The following resolution on Service Personnel and Post-Traumatic Stress Disorder was passed by the NCW at its conference:
The National Council of Women, in Conference assembled, mindful of the emotional distress suffered by returning service personnel and their families, urges the Ministry of Defence to:
1. take steps to remove any stigma from acknowledging post-traumatic stress;
2. take the necessary action to treat Post-Traumatic Stress Disorder early (however late it may manifest)
3. note the high success rate claimed by the charitable organisation RESOLUTION, staffed by civilians and some ex-soldiers who have trained as counsellors, and
4. recommend the inclusion, in the funding of community mental health initiatives, of some funding for a small and closely-monitored pilot study into RESOLUTION.
Submitted by: NCW Health Committee
Proposer. Valerie Alasia, Chairman, NCW Health Committee.
Seconded by: Dr, Maureen Beauchamp, Secretary, NCW Health Committee
In the light of media reporting of the suffering of returning serving personnel and their families and, eventually, the wider public, the Health Committee has researched the provision of help and counselling for our servicemen.
Commonsense, kindness and thrift would suggest that those returning from combat zones should debriefed and for offered help as soon as possible. But it is recognised that post-traumatic stress may take years to manifest in these proud people, whilst causing deterioration in quality of life and behaviour. Unlike the days of the troopship, those returning now are flown in, perhaps from scenes of carnage, directly to the company of family and friends who cannot share those experiences. They should be given a clear explanation of potential difficulties and available treatments, and told that there is no stigma attached to the condition.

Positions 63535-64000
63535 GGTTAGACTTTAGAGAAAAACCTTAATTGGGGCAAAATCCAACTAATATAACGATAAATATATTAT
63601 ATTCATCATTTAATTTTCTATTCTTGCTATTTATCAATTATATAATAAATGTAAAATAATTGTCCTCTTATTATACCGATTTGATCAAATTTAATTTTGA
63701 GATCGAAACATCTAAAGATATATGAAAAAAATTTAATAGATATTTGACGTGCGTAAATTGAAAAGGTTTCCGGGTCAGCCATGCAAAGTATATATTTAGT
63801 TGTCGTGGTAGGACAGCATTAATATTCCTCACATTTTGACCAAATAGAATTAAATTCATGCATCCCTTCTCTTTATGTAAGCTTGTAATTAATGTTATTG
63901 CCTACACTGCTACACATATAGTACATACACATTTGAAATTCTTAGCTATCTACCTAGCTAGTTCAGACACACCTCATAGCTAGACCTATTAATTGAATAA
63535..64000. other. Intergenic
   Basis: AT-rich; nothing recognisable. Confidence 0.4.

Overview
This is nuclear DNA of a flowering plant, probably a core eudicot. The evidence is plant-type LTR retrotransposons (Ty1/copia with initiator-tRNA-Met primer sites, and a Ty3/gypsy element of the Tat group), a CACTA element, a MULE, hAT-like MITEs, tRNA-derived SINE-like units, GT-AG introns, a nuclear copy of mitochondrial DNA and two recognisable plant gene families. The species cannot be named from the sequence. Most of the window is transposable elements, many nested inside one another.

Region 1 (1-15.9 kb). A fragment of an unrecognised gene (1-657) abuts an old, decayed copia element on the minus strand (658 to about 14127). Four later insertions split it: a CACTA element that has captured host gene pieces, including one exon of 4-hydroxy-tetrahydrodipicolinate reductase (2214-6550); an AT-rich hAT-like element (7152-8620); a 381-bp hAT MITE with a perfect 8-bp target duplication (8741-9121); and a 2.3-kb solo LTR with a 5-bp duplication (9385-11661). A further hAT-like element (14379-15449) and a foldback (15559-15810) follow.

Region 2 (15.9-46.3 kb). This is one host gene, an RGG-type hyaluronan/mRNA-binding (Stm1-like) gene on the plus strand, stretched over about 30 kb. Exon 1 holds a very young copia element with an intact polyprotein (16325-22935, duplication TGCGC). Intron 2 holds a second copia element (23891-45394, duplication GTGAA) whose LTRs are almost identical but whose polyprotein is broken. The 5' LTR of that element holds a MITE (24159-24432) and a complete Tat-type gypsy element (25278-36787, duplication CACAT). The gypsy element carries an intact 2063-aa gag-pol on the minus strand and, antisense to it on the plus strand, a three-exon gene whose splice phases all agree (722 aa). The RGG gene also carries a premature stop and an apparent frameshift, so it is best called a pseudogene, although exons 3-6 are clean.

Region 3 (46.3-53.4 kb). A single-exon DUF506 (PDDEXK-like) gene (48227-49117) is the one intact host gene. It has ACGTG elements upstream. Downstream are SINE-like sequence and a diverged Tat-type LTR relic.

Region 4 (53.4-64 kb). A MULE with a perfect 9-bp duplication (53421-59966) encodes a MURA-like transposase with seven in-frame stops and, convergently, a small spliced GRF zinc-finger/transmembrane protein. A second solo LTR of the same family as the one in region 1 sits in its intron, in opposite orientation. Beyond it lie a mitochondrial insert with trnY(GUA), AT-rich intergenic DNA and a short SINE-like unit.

The Government, correctly, wishes to use methods and organisations approved by NICE. Approval, understandably, requires an assessment of efficacy - usually a two-year survey with a statistically positive outcome.
The waiting time for National Health appointments is governed by NHS guidelines. Returning combatants may take some time to refer themselves; thus their Post-traumatic Stress Disorder may be more deep-seated and more difficult to alleviate. The cost to society through anti-social behaviour, addictions, imprisonment and hospital admissions should be weighed against the cost of wider and earlier intervention.
The Health Committee learned, at its recent Seminar on Maternal Mental Health issues, that to be mentally ill is still regarded by many as weak or shameful, instead of being an illness to be acknowledged and treated in the same way as any physical disorder. How much more difficult must it be for those whose occupation is to be brave and uncomplaining in the face of unimaginable horrors (and for their families) to recognise problems and to ask for help.
We heard speakers from "Resolution" a charitable, nationally based organisation staffed by civilians and some ex-soldiers who have trained as counsellors. They spoke of the relative ease with which early, or late, post-traumatic horrors can be faced and dealt with, but for which they have only empirical and anecdotal evidence to demonstrate the effectiveness of their treatment. A course costs £600. A week in an NHS hospital or HM prison costs much more, and not just financially.
We note that Government has promised 300 more counsellors for returning servicemen. Perhaps they will look at the success-rate for "Resolution", investigate the treatment correlation with NICE guidelines, and recognise the potential for delivering wider, better, cheaper treatment now.